In April 2020, COVID-19 brought much of Arizona’s economy to a screeching halt. All businesses not deemed “essential” were ordered closed by Arizona’s governor Doug Ducey.
The lockdown continued for nearly two months. When Gov. Ducey finally gave the go ahead to reopen, businesses slowly began the road to recovery. Even those listed as “essential” had a challenge with this economic recovery.
Many small businesses and non-profits in Arizona didn’t survive the lockdown. The businesses that did survive are hanging on as best they can. Copper Area News wanted to give something back to the local business community as a thank you for supporting us through these troubled times. Our newspapers (Copper Basin News, Superior Sun and San Manuel Miner) have been featuring local businesses and non-profits since the beginning of 2021, encouraging our readers to Shop at Home, stay local and support our local businesses. To date, Copper Area News has featured 125 businesses and groups in the Copper Corridor.
As the COVID-19 Pandemic took its toll, businesses, families and even local non-profits had to adjust their strategies to keep their missions moving forward while working through the pandemic. Meetings were moved to Zoom and fundraisers had to become creative as in-person events were not allowed.
Town governments didn’t have the luxury of locking down. Day-to-day business still needed to be conducted. Residents depend on the government for services – police, fire, garbage collection, water.
The physical town of Winkelman, which is located at the southern end of Gila County and has the Gila River running through the heart of it, has an elevation of 1,947 feet. Its history dates to the late 1800s and encompasses farmers, the expansion of the great American railroad, and the establishment of the first local Post Office in 1903 near the ranch of Peter Winkelman.
If you look at the site winkelmanaz.com it will tell you the above facts plus more, including information on landmarks, diverse wildlife and the rustic beauty of surrounding landscape.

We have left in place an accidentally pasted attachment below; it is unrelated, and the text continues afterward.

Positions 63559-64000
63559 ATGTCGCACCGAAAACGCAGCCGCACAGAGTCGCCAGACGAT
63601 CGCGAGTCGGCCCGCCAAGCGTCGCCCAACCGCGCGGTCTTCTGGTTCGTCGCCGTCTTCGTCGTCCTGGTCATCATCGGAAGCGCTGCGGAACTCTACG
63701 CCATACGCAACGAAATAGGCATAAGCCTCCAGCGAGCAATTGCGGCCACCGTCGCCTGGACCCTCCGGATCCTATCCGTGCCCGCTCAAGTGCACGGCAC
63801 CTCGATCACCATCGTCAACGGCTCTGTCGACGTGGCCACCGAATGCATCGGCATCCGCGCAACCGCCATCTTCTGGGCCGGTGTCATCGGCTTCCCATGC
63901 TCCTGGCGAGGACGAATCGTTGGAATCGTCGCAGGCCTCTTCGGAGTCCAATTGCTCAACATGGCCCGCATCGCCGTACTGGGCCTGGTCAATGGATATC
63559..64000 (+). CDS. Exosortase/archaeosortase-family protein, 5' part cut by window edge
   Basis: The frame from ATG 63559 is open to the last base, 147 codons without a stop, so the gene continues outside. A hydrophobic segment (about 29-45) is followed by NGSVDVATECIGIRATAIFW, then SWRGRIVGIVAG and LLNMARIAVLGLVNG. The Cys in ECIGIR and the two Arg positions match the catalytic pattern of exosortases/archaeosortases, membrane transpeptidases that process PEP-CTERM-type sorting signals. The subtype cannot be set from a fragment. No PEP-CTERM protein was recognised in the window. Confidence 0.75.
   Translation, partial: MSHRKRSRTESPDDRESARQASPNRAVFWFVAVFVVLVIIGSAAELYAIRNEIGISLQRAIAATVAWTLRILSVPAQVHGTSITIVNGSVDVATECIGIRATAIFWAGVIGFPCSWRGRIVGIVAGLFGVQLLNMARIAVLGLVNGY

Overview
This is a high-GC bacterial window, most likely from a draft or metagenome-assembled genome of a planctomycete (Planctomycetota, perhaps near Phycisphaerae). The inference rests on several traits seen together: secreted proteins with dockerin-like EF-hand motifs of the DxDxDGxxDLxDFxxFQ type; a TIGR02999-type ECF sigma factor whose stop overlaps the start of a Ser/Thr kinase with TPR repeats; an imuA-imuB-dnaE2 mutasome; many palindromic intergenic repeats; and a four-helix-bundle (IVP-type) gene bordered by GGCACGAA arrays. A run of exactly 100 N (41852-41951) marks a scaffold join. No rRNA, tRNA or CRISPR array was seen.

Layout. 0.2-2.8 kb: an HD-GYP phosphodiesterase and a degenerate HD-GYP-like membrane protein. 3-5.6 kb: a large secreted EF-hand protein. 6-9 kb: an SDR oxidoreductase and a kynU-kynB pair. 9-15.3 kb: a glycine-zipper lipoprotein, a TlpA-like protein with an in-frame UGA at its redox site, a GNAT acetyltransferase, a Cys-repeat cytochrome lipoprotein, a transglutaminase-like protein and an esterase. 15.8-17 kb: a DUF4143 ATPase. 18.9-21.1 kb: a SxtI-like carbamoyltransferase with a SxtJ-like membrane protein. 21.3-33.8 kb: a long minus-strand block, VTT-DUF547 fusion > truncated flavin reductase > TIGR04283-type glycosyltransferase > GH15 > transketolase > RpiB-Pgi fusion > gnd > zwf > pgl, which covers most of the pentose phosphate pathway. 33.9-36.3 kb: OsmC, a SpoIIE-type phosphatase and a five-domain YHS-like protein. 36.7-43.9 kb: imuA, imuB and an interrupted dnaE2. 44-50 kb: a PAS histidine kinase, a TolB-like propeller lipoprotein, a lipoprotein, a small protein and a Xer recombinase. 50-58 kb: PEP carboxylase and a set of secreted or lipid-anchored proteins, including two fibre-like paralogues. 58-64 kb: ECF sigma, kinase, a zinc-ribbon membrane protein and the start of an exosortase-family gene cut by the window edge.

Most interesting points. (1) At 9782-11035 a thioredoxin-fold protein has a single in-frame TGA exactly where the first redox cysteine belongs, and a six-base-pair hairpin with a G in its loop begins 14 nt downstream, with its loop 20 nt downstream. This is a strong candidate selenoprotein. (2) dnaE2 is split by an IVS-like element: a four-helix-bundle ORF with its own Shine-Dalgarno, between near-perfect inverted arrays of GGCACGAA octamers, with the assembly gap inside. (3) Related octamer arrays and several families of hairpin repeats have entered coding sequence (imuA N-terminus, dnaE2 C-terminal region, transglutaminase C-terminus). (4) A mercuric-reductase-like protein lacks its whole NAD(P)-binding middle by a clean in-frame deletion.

The site says, “Winkelman was incorporated in 1914. However, a few years later the Town dis-incorporated and later reincorporated on June 6, 1949.”
There is a difference between the town of Winkelman and the Town of Winkelman. The former is primarily the physical and the attitudes of the people dwelling in and nearby the town. The latter is primarily about paperwork, policing, laying down rules, establishing codes and otherwise keeping order. However, they work symbiotically.
The way the Town makes and holds to its codes is both informed by the citizens and affects how the citizens live: how the citizens want to live, how they shop, how they feel about the codes all affects, where compromise is an option, how the Town creates and enforces its rules. So, there is town and Town and they must work together to be lived with and within. This is why, when thinking about supporting local businesses, the business of government should never be forgotten.
The Town of Winkelman gives its address as 206 Giffin Ave. in Winkelman, 85192, and its phone number as 520-356-7856. There are no owners listed for this business, but there are several workers.
First of all, there is Mayor Louis C. Bracamonte and the Vice Mayor Anita Hinojos. Then, there are the Council members: Joe Marin, Emilia Rutledge, and Angela Skillings. Along with them is the Town office staff of Town Clerks Sylvia Kerlock and Gloria Ruiz.
Further Art “Bilo” Monterde is the Wastewater Operator along with Sam Polk but also Public Works along with Wally Romero. Rafael Flores is the local Animal Control Officer and Dennis Weber is Winkelman Fire Chief.
According to the Town of Winkelman, per the 2020 Census, Winkelman is still the smallest incorporated town in Arizona. Services are contracted out for a Judge, Bookkeeper, Town Attorney and for police protection.
Volunteers! Which means that everything you do to support your local Town government is going to personally impact every person in the tiny but hardy town of Winkelman.
There will be a Town Council Meeting on Dec. 13, which will start at 7 p.m. Consider what you want from your Town and what you can give to it and attend to support your local, primarily volunteer, government.